Author Sanjoy Hazarika, who knew Jaitley from the days of the Emergency, recalls how the former finance minister was able to tap into Lutyen’s Delhi without belonging to the ‘required’ class, family or party.

I met Arun when he had just come out jail in 1977 after the internal state of emergency was relaxed to enable elections to the Lok Sabha.  He was then president of the Delhi University Students union (DUSU) and we met at one of the coffee places in Connaught Circus.  I was new to Delhi, then a reporter for Himmat Weekly, edited by Rajmohan Gandhi, a grandson of the Mahatma, and which resisted the emergency especially censorship and a cub reporter with the Hindustan Times.

“You’re very brave to meet me,” said Arun with a smile. “No journalist still wants to be seen with me because they think the intelligence is watching me — and them — and bad things will happen to them.”
We kept in touch occasionally and on one occasion he provided excellent pro bono advice to a friend who had made a significant error of judgement on a sensitive political issue.
He was later Additional Solicitor General under Soli Sorabjee in the VP Singh Government in 1990 as he rose in Delhi’s power circles and boss of the Delhi District Cricket Association.  We rarely met but he was unfailingly courteous when we did.  And when Ashok Saikia, the IAS officer from Assam closest to AB Vajpayee was around, whether in the PMO or not, there would be the regular 5 pm sessions with others in the Ramjas group at the India International Centre (IIC) main lounge where a bunch of politicians, bureaucrats and journalists would gather for ghup-shup.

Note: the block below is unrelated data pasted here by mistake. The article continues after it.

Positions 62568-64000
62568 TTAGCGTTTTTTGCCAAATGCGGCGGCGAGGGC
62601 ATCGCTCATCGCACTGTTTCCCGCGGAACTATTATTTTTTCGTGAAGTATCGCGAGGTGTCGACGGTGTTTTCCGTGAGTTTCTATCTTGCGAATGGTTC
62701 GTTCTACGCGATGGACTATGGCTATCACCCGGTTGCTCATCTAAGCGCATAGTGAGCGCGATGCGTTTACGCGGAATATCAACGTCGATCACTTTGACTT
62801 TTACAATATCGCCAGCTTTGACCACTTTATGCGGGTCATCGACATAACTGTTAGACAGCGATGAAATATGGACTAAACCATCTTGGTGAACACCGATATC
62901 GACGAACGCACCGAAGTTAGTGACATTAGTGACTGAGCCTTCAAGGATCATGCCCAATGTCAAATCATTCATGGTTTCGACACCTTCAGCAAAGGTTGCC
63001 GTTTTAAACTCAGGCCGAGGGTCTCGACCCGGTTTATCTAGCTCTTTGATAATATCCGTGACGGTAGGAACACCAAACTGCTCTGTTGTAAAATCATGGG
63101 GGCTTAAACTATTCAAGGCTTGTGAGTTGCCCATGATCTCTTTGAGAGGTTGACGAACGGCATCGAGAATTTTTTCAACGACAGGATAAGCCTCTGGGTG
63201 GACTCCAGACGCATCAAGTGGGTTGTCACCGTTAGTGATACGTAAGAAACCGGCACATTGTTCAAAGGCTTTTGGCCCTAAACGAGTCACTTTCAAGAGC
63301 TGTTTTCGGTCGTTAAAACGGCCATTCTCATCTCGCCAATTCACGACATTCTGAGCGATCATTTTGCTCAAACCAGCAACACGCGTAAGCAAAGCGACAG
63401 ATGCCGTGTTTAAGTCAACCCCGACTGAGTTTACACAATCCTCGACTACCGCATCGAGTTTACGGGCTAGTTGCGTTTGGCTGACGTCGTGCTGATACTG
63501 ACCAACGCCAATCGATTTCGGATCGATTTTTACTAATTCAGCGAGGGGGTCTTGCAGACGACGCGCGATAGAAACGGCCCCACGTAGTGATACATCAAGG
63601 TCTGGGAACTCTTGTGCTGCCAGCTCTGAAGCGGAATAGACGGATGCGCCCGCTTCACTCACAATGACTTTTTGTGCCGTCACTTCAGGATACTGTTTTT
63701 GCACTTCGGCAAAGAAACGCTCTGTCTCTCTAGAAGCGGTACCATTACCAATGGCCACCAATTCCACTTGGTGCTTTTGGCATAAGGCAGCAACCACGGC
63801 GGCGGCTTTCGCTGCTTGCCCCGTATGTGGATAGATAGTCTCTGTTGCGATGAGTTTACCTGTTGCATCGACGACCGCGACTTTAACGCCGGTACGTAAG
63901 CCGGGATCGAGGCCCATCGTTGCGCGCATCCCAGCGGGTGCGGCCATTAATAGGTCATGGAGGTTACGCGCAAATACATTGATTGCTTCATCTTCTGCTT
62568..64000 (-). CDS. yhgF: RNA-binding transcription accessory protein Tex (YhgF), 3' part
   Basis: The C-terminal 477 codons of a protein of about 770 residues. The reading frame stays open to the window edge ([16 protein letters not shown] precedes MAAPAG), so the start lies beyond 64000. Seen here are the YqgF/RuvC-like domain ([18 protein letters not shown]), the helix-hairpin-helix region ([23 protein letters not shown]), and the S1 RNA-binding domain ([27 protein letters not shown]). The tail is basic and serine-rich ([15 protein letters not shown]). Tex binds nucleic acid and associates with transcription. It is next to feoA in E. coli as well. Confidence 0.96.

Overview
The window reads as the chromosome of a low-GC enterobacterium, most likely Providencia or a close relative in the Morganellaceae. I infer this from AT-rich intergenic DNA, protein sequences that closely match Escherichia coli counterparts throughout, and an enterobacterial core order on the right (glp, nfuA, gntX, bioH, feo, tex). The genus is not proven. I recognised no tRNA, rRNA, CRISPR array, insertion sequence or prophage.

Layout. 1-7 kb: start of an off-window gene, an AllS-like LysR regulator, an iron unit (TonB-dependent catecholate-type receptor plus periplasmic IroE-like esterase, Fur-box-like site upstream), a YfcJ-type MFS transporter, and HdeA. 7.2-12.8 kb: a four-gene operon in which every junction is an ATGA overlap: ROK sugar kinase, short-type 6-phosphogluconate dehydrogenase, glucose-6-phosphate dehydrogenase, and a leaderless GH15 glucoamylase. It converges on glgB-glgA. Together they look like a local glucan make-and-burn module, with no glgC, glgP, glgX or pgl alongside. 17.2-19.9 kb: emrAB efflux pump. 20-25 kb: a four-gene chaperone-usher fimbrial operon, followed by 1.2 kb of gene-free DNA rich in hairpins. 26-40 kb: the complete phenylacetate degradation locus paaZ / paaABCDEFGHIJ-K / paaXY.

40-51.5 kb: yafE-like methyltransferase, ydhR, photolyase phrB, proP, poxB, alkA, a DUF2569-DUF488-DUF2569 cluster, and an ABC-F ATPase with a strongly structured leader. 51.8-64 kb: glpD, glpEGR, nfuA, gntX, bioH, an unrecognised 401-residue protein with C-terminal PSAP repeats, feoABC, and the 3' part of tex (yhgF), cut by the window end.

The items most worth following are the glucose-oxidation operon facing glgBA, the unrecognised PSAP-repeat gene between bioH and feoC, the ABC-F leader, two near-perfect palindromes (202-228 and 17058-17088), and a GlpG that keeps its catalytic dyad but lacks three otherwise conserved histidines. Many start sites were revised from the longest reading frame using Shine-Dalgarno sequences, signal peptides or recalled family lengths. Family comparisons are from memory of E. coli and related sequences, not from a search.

They often had the same table; it was a change from the environs of the tacky Embassy restaurant where the  cartoonist Rajinder Puri, with his vitriolic pen and sharp tongue, had held court.
This was Luytens Delhi which some BJP loyalists later disparaged without knowing that some leading members were part of its star cast. For Arun knew more than many of his colleagues, as someone who understood power, that Luytens Delhi did not belong to a class, party, clique or family.  It belonged to those who exercised power, held it and also understood how to use it.